karl-polanyi

Pope Francis’s Theory of Economics

It would make for some pretty amazing headlines if Pope Francis turned out to be a Marxist.

Between his hints at rehabilitating liberation theology—condemned by his predecessors—and talk about casting off “the economic and social structures that enslave us,” Marxism isn’t totally out of the question.

But happily for nervous church leaders, Francis’s first Apostolic Exhortation, issued Tuesday, doesn’t quite suggest someone who would get “Marx” in an Internet-style “Which Economic Theorist Are You?” quiz. Granted, he wouldn’t exactly get Friedrich von Hayek or Ayn Rand, either.

But you know whom he might plausibly be matched with, though? A favorite political economist of anti-free market academics: Karl Polanyi.

Read more. [Image: Reuters/Giampiero Sposito/Wikimedia Commons]

Polanyi wrote that the entire tradition of modern economic thought rested on a faulty concept of the economy as an interlocking system of markets that automatically adjusts supply and demand through the price mechanism. He maintained that this concept sharply differs from the reality of humans societies and that the human economy has always been and remain embedded in the society and subordinated to politics, law, morality and social relations. According to Polanyi, the classical economists’ goal of a disembedded, fully self-regulating market economy was a utopian project that could not exist for any length of time without physically destroying humans and transfomring their surroundings into a wilderness.
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-Anthony M.Orum and John G.Dale in Political Sociology, Power and Partcipation in the Modern World. Fifth Edition. Oxford University Press.2009

Discussion of Karl Polanyi

my utter disgust and hatred for neoliberalism and free market policies. GAH

Machine production in a commercial society involves, in effect, no less a transformation than that of the natural and human substance of society into commodities. The conclusion, though weird, is inevitable; nothing less will serve the purpose: obviously, the dislocation caused by such devices must disjoint man’s relationships and threaten his natural habitat with annihilation.
—  Karl Polanyi (The Great Transformation)
Industrial age made it difficult for individuals to take full responsibility for themselves. To be sure, a farmer might lose his crop… But he never lacks for gainful employment. In the modern industrial age, individuals are buffeted by forces they cannot control.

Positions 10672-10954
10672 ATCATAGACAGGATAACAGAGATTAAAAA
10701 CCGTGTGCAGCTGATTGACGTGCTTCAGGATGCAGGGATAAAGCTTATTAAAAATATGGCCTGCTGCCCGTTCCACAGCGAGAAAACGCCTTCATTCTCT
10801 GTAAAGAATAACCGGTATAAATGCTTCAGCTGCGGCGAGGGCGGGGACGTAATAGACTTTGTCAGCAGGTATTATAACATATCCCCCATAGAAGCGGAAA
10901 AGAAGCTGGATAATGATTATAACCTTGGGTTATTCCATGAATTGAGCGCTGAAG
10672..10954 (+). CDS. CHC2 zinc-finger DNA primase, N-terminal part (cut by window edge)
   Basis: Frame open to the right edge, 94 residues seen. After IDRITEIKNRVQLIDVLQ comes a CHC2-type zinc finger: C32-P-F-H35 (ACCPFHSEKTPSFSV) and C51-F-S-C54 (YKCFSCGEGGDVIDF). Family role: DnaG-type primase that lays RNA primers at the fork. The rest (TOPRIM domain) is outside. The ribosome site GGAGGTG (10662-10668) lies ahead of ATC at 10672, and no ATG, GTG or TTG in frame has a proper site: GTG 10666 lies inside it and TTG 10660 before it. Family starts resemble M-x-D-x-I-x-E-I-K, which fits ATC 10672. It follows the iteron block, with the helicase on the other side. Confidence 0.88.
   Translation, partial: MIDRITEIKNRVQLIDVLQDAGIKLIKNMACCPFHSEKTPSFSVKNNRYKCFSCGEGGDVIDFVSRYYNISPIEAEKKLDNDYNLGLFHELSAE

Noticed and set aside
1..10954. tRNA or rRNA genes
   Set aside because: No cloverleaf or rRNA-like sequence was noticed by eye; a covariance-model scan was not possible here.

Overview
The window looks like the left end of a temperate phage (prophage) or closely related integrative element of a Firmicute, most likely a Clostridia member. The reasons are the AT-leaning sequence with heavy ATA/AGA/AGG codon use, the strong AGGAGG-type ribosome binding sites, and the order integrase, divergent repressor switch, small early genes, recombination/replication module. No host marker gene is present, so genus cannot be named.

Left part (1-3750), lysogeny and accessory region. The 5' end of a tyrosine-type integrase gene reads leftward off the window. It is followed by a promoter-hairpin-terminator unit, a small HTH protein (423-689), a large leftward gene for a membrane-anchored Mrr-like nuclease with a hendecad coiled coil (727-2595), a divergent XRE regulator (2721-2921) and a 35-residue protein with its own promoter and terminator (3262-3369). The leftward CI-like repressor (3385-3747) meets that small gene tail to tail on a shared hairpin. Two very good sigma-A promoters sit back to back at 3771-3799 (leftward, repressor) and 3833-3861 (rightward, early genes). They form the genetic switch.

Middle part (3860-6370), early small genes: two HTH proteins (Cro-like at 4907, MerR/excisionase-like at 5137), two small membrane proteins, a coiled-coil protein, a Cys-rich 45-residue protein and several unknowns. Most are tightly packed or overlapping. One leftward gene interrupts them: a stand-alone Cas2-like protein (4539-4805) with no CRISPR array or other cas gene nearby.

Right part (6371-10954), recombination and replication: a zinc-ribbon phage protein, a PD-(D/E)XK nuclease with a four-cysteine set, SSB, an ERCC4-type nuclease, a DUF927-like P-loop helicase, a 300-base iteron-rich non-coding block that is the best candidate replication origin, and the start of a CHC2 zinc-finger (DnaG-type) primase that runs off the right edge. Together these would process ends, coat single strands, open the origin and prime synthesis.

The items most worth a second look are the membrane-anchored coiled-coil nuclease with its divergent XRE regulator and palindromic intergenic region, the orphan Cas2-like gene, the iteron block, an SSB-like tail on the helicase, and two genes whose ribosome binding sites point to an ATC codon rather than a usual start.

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Joseph Stiglitz in Polanyi, Karl. 2001. The Great Transformation. Pg. xi

AT THE HEART of the Industrial Revolution of the eighteenth century there was an almost miraculous improvement in the tools of production, which was accompanied by a catastrophic dislocation of the lives of the common people…Nowhere has liberal philosophy failed so conspicuously as in its understanding of the problem of change. Fired by an emotional faith in spontaneity, the common-sense attitude toward change was discarded in favor of a mystical readiness to accept the social consequences of economic improvement, whatever they might be.
—  Karl Polanyi, The Great Transformation.

When state policies move in the direction of disembedding through placing greater reliance on market self-regulation, ordinary people are forced to bear higher costs. Workers and their families are made more vulnerable to unemployment, farmers are exposed to greater competition from imports, and both groups are required to get by with reduced entitlements to assistance….


It often takes greater state efforts to assure that these groups will bear these increased costs without engaging in disruptive political actions. This is what Polanyi meant by his claim that ‘laissez-faire was planned’; it requires statecraft and repression to impose the logic of the market and its attendant risks on ordinary people.

—  Fred Block - Introduction to Karl Polanyi’s The Great Transformation
Economic Anthropology: Formalist/Substantivist debate

Some more notes from my economic anthropology course:

Formalists -The form of economic decision making

Formalists argue that the decrease of marginal value is a fact of life and effects all economic decisions taken in different types of economy. Economic action thus becomes a product of rational choice- a weighing of costs, effects, time and energy put into work as opposed to the benefit reaped from the action. Formalists used terminology normally used to describe capitalist economic action.

 Critique: The formalist paradigm lacked embeddedness and assumed that economy could be studied separately. It also took little account of different types of exchange that could exist apart from market exchange-such as reciprocal and redistributive exchange.

Substantivists-The substance of cultural contexts 

Emerged as critics to the formalist point of view. Substantivists’ distaste for over-generalisation led them to argue for greater embeddedness. They took into account different types of exchange and believed that scarcity of resources was not a universal human condition. They redefined scarcity as scarcity of wealth-only brought about by the recent penetration of Western capitalism. They attacked the use of capitalist terminology for other forms of economy and argued for production for use rather than production for exchange in agrarian and peasant societies.

Critique: ay have ignored general facts about human being’s relation to the world that can form a general theory for the explanation of economic action. While formalist emphasis on rationalist balancing may have been exaggerated, there is no need to discount it entirely. People do think about how best to spend their time about what they valorise most.